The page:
6. One "invasion" I haven't heard about in quite a while is of the Central American cayman. For years they were sold in pet shops, and many were turned loose when they started to get too big too handle. Unlike the domestic alligators, the caiman are much more aggressive and can even be a danger to human!
  7. Terry Jones: Monty Python star dies aged 77 Monty Python star Terry Jones has died at the age of 77, after having lived with dementia, his agent has said. A statement from his family said: "We have all lost a kind, funny, warm, creative and truly loving man." Fellow Python Sir Michael Palin described Jones as "one of the funniest writer-performers of his generation". John Cleese said: "It feels strange that a man of so many talents and such endless enthusiasm, should have faded so gently away..." He added: "Of his many achievements, for me the greatest gift he gave us all was his direction of Life of Brian. Perfection." ... https://www.bbc.com/news/entertainment-arts-51209197 https://www.bbc.com/news/entertainment-arts-30116194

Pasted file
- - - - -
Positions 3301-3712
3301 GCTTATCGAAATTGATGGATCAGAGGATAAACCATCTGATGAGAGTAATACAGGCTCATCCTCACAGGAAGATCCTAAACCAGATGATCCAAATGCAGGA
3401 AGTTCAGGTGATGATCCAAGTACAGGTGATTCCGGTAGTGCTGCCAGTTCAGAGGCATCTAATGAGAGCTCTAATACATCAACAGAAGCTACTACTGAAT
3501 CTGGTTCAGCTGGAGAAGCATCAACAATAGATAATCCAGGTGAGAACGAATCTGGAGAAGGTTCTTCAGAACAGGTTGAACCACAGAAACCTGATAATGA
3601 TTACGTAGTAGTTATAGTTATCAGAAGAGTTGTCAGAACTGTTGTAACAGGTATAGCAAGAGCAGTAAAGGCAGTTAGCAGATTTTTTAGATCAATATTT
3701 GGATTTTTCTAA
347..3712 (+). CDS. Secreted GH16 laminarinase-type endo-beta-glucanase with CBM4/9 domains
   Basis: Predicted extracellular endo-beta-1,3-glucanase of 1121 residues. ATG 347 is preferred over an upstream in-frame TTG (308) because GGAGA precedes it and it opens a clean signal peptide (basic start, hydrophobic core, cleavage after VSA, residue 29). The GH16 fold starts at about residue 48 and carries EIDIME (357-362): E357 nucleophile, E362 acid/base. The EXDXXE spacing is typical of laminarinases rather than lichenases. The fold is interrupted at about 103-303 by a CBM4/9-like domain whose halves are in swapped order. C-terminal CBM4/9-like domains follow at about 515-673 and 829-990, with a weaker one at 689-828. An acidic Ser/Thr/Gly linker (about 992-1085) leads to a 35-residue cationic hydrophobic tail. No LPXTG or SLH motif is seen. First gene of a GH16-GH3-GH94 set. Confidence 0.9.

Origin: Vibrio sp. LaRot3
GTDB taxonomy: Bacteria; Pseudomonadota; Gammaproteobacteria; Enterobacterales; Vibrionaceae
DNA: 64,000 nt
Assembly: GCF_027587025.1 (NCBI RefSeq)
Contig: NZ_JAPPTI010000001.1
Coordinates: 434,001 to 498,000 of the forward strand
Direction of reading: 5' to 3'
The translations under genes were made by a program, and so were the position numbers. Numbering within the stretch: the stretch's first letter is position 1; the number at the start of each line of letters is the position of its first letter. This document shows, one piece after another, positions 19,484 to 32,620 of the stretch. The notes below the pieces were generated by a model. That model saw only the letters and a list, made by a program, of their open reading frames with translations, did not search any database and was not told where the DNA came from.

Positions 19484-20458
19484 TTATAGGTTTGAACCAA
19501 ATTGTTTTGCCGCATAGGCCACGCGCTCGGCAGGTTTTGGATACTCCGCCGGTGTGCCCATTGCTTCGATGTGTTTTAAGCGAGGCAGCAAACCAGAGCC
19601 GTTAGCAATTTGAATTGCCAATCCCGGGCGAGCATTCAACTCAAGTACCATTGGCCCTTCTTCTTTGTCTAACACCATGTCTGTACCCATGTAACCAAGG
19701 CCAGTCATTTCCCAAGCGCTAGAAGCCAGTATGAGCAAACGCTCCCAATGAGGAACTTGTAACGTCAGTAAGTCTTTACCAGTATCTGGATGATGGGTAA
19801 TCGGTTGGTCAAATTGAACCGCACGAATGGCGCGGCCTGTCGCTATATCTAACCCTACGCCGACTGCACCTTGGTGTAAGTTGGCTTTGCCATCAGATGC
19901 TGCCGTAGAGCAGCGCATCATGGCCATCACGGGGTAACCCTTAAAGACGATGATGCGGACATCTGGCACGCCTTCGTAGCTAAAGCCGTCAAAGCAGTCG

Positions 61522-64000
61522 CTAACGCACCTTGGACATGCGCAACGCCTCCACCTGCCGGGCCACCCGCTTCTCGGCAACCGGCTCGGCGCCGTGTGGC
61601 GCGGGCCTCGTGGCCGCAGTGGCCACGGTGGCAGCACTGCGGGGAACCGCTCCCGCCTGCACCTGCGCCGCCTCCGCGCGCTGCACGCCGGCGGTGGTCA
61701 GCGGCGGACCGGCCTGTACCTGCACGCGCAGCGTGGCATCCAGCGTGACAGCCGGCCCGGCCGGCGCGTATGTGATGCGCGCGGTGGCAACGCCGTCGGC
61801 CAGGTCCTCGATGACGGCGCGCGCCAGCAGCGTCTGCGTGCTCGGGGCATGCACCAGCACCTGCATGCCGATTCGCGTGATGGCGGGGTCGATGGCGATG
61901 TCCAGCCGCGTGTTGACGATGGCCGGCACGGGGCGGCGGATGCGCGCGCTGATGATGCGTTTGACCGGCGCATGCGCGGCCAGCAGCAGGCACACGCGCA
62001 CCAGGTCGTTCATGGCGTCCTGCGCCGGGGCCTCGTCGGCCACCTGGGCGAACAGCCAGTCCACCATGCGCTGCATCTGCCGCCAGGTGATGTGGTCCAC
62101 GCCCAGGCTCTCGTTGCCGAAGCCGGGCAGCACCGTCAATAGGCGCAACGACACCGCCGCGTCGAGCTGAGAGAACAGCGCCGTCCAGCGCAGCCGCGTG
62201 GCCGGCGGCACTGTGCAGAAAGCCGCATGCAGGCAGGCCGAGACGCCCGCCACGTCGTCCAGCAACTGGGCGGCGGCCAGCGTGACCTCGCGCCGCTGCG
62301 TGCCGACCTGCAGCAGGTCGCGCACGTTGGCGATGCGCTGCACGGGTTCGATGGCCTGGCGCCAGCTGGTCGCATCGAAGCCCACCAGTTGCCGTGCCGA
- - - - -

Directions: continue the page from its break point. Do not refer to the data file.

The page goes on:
8. KANCHANABURI: Two women tourists sightseeing on a motorbike were injured when they ran into a telecom cable hanging at neck-level across a road on Saturday. The incident occurred on Kanchanaburi-Dan Ma Kham Tia road in front of a petrol station in tambon Ko Samrong. Christina Gandia, from Spain, who was driving the motorbike, sustained a deep cut in the neck while pillion rider Ana Moncada, from Argentina, suffered minor injuries. The two women told police they rented a small motorbike to enjoy the natural beauty of the area. Their trip was ended by a cable hanging across road at the height of their necks. It swept them both off the bike and to the ground. They were taken to hospital for treatment and further examination. Police were investigating, and said they would find out which company owns the cable and was legally responsible. https://www.bangkokpost.com/learning/easy/1839709/neck-high-cable-sweeps-tourists-off-motorcycle?fbclid=IwAR0NcJmOTd2NeuEVXMUmUs-rugTSVhhLj6lqe3S_8wHoYL2FxA0GrO4jUS0#cxrecs_s